“The principled argument for not clawing back [Old Age Security] benefits is that all seniors should be entitled to a bare-bones public pension as a basic building block of the overall retirement income system,” wrote Andrew Jackson, the Packer Professor of Social Justice at York University, in The Globe and Mail Oct. 1. “The OAS benefit is very low and is added to a meagre Canada Pension Plan benefit that replaces just 25 per cent of average earnings up to a maximum of $12,144 a year. True, the very affluent do not need OAS. But this was equally true of OAS when it was introduced as a non-means-tested universal benefit in 1951 and a key building block of the postwar welfare state. The core idea was that universal benefits should be paid to all as a basic right of citizenship, and as an indication that all citizens should benefit from as well as pay taxes to support a strong social safety net.” Read full story.
York Region groups sign accord to protect students
There is a new level of support coming for troubled students in your school, reported the Aurora Banner Oct. 1. Representatives from the York Region and York Catholic district school boards, York Regional Police and 14 other community agencies – including York University, Southlake Regional Health Centre and Georgina’s Jericho Youth Services – signed a community threat assessment protocol in Aurora Monday. The protocol aims to provide support for at-risk youth, before they commit violent acts. Read full story.
Starbucks’ gun letter: Are companies assuming political roles?
The recent respectful request from Howard Schultz that Starbucks customers no longer bring firearms into its stores or outdoor seating areas illustrated how polarized Americas are on the issue of gun control and generated a healthy debate about the company’s motivations for taking this position….Has democracy shifted from the ballot box to the checkout till? “I would argue that this is a great example of how companies have become public institutions and how they are informally assuming political roles similar to government,” said Dirk Matten, professor and Hewlett Packard chair in corporate social responsibility at York University’s Schulich School of Business, in The Guardian Oct. 1. “Schultz knows that his customers and staff, in their majority, believe in a different implementation of the 2nd Amendment and prefer not to have guns in their coffee shops.” Read full story.
Mac faculty feeling chill of fear from tribunal ruling
Secrecy around the suspension of five McMaster business professors is sending a chilling wave across the school’s faculty….The final 320-page report on the incident is being kept secret. The only public document released is a 26-page summary that does not identify the professors disciplined, what exactly they were accused of doing or what evidence was presented against them. For Gus van Harten, professor of administrative law at York University’s Osgoode Hall Law School, that’s a flawed process that offends one of the most basic of Canada’s legal principles. “We have an open courts concept that ensures the decision-makers are exposed to some public scrutiny,” he said in the Hamilton Spectator Oct. 2. “I would worry that a tribunal can make these kinds of decisions because it gives the university administration a sharp tool to interfere with the academic freedom of faculty.” Read full story.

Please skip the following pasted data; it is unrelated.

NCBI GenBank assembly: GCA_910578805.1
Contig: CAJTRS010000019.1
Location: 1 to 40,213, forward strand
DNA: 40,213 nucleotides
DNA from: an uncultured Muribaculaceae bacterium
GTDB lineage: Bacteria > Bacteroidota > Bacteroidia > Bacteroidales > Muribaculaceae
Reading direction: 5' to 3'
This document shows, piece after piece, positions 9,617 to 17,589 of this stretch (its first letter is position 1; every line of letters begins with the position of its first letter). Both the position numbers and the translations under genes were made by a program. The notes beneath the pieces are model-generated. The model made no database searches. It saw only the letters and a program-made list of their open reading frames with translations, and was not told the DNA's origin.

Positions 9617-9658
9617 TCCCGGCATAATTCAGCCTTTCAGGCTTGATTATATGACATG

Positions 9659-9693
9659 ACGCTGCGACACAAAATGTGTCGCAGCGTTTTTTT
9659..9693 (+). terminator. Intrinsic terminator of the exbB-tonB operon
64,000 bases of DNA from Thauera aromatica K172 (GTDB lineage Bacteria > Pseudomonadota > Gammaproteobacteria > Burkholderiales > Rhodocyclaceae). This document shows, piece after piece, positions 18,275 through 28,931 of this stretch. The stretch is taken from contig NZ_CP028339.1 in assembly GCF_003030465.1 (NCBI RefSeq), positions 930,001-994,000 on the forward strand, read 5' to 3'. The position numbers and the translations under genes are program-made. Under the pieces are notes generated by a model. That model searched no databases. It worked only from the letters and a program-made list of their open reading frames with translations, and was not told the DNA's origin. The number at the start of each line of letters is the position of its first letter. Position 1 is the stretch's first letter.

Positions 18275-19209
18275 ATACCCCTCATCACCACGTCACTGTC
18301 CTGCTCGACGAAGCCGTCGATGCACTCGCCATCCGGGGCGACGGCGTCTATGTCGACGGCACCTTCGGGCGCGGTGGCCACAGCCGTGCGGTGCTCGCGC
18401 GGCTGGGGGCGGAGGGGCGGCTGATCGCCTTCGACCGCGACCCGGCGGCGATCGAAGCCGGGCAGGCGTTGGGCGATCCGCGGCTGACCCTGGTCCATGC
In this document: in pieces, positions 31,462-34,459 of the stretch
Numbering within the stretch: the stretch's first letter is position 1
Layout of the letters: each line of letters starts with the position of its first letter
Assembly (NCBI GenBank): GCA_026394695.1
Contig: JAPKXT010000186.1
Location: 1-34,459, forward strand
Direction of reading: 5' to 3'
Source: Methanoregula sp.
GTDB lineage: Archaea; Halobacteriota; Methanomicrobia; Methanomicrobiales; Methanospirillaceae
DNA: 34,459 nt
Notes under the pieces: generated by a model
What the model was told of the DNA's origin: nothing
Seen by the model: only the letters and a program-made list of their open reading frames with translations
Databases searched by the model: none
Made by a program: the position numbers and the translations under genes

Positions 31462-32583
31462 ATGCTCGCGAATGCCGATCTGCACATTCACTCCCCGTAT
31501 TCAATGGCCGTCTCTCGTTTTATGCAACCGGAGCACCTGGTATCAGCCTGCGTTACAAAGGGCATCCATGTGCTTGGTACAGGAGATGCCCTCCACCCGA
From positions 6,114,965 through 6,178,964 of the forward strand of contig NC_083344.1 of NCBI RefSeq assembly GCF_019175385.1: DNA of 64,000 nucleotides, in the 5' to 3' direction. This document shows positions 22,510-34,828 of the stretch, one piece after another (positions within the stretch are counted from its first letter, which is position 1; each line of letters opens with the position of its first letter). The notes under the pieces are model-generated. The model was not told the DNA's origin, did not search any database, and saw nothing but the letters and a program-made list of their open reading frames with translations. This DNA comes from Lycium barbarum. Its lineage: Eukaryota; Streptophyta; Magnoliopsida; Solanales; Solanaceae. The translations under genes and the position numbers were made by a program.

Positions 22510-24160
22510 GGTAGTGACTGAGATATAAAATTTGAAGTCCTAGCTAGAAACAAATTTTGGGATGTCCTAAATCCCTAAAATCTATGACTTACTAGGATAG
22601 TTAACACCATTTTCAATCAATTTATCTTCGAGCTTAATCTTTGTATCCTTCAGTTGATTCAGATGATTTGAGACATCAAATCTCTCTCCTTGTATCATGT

‘NCR: Not Criminally Responsible’ gets new life
Five months after its world premiere at Hot Docs created a sensation, John Kastner’s NCR: Not Criminally Responsible is having a major impact on professionals in the mental health and legal worlds as well as documentary film lovers, reported the Toronto Star Oct. 2….Dealing with the fallout has become a time-consuming occupation for the veteran filmmaker. He has been invited to Rideau Hall by the governor general for a mental health event. NCR was selected to open a convention of Canadian psychologists in Vancouver. It is being used as a teaching tool by Osgoode Hall Law School, York University’s criminology program and Ryerson University’s Department of Criminal Justice and Criminology. Olivia Chow plans to screen it for her constituents at the Bloor Cinema on Nov. 19. Read full story.
Ontario mother’s gang rape case thrown out because of ‘slow’ and ‘inefficient’ court system
Lawyer Alan Young, a professor at York University’s Osgoode Hall Law School, maintains the province must start tracking how many cases are tossed annually because of Ontario’s “slow” and “inefficient” system. “It’s currently not a rare occurrence,” said Young in the National Post Sept. 27. “Is it an epidemic? Nobody knows.[…]The question is do we need to do more, and you can only really answer that if you’re tracking the cases to know whether it’s a prevalent issue.” Read full story.
The condo lifestyle
Better condominium managers and boards (the owner-run groups that actually administer the building) are among the steps essential in making condos better places to live, according to Anne-Marie Ambert. A professor in York University’s Department of Sociology and a 30-year veteran of condo living, Ambert operates the Condo Information Centre website….Ambert hopes that changes to Ontario’s Condominium Act, currently under review with legislation to update the act expected in the spring of 2014, will give owners better protection, reported the Ottawa Citizen Sept. 26. She, along with other stakeholders including condo residents, has just released a series of recommendations to the Ontario government as part of the review process. Read full story.